By Ochan Kusuma-Powell & William Powell,
with contributions from Nancy Robinson & Barbara Keogh
There is another lesson I learned over the years and this one can be regarded as depressing or as exciting. It is this: Education will not have permanent solutions to its problems, we will have no "breakthroughs," no enduring discoveries that will work forever. We are "stuck" with temporary resolutions rather than with permanent solutions. What works here may not work there. What works now may not work then. We are not trying to invent radar or measure the rate of free fall in a vacuum. Our tasks are impacted by context, riddled with unpredictable contingencies, responsive to local conditions, and shaped by those we teach and not only by those who teach. Those who want something easier to do for a career should go into medicine.
Elliot W. Eisner, The Kind of Schools We Need
There is no magic script for teaching exceptional children, although we have often wished for one. With the busy pace of our teaching lives, it would be comforting to know that if we followed steps A, B, and C, Johnny would learn to read, write or organize himself for school. Such is not the case, as "the classroom is too uncertain a place for recipes (Eisner, 1998, p. 172)." But while we cannot offer a "cookbook" of fail-safe recipes, we can provide some overarching principles for helping exceptional students achieve success in inclusive settings, and also provide strategies or suggestions for specific teaching situations.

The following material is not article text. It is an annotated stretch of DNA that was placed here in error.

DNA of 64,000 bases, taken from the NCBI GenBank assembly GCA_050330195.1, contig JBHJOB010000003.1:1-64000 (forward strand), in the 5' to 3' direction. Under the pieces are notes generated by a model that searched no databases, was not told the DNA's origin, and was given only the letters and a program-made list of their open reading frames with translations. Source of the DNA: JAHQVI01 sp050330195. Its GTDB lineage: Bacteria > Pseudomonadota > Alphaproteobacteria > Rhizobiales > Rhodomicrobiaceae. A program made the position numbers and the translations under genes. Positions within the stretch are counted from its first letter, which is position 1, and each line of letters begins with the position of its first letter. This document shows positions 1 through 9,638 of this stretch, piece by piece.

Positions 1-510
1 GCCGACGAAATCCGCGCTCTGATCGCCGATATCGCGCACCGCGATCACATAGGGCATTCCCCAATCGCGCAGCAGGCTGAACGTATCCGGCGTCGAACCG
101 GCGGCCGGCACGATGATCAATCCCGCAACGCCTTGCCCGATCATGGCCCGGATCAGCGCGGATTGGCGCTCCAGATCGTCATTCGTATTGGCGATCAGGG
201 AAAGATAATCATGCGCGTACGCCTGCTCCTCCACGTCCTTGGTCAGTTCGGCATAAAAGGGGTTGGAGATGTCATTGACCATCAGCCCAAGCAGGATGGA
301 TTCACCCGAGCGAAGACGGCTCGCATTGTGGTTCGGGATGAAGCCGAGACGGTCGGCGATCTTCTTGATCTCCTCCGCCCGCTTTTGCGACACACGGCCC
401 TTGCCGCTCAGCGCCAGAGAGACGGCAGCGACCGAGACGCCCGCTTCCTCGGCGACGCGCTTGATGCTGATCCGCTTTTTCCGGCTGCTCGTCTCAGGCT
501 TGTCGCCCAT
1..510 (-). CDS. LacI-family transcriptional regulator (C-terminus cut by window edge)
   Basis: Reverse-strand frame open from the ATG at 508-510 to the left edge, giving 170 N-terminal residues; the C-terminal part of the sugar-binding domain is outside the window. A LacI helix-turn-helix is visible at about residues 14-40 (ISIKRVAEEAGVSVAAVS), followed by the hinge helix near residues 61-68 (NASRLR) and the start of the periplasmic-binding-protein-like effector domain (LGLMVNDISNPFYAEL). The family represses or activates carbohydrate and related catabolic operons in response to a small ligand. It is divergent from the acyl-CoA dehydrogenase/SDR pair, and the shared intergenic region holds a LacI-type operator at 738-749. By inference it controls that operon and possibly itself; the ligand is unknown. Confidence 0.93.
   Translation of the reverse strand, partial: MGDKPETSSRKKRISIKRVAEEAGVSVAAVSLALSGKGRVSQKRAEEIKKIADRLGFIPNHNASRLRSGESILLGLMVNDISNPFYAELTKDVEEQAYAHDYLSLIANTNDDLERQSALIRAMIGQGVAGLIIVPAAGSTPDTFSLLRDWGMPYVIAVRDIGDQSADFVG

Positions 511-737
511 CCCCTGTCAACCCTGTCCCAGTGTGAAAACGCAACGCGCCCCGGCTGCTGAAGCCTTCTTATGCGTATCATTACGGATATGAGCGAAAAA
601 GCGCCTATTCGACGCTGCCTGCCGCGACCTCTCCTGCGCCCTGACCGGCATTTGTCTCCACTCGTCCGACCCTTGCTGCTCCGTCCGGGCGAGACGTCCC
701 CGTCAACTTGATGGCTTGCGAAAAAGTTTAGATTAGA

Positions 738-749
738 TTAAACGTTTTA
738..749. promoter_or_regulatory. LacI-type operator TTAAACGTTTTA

We have traditionally viewed learning problems as belonging to the child, and as a result, have focused much of our interventions on helping special needs students develop the coping mechanisms necessary to succeed in class. While all students need to develop strategies that will help them achieve academically, our primary focus on the learning problem as "the child's problem" has diverted our attention from other factors that may also contribute to poor learning. What is frequently overlooked in our service delivery plans is the classroom environment and its effects on the student, the many interactions that take place within the class setting, and the transactions with teachers and other peers (Keogh, 1998).
Research on teacher attitudes towards students with mild disabilities (Vaughn & Schumm, 1994) and towards inclusion (deBettencourt, 1999) suggests that general educators may not feel entirely positively about exceptional students or self-confident about accommodating for them in their classes. However, evidence suggests that as teachers become more knowledgeable about appropriate and effective accommodations for special needs children, they become more willing to adapt instruction for them (Englert & Tarrant, 1995).
We believe that there are overarching principles, or critical dimensions for teaching in an inclusive setting. These focus on the role of the teacher in developing a positive class climate, in gathering and understanding student-specific knowledge, in developing critical thinking through the use of mediative questioning patterns, and in ensuring relevance and rigor in the academic program. In this chapter, we examine first (Part A) these critical dimensions for successful inclusive classrooms and offer suggestions to bring these dimensions into practice. In the second part (Part B) of the chapter, we also present specific strategies or adaptations for teaching the highly capable, children with learning disabilities, and students who speak English as a second language.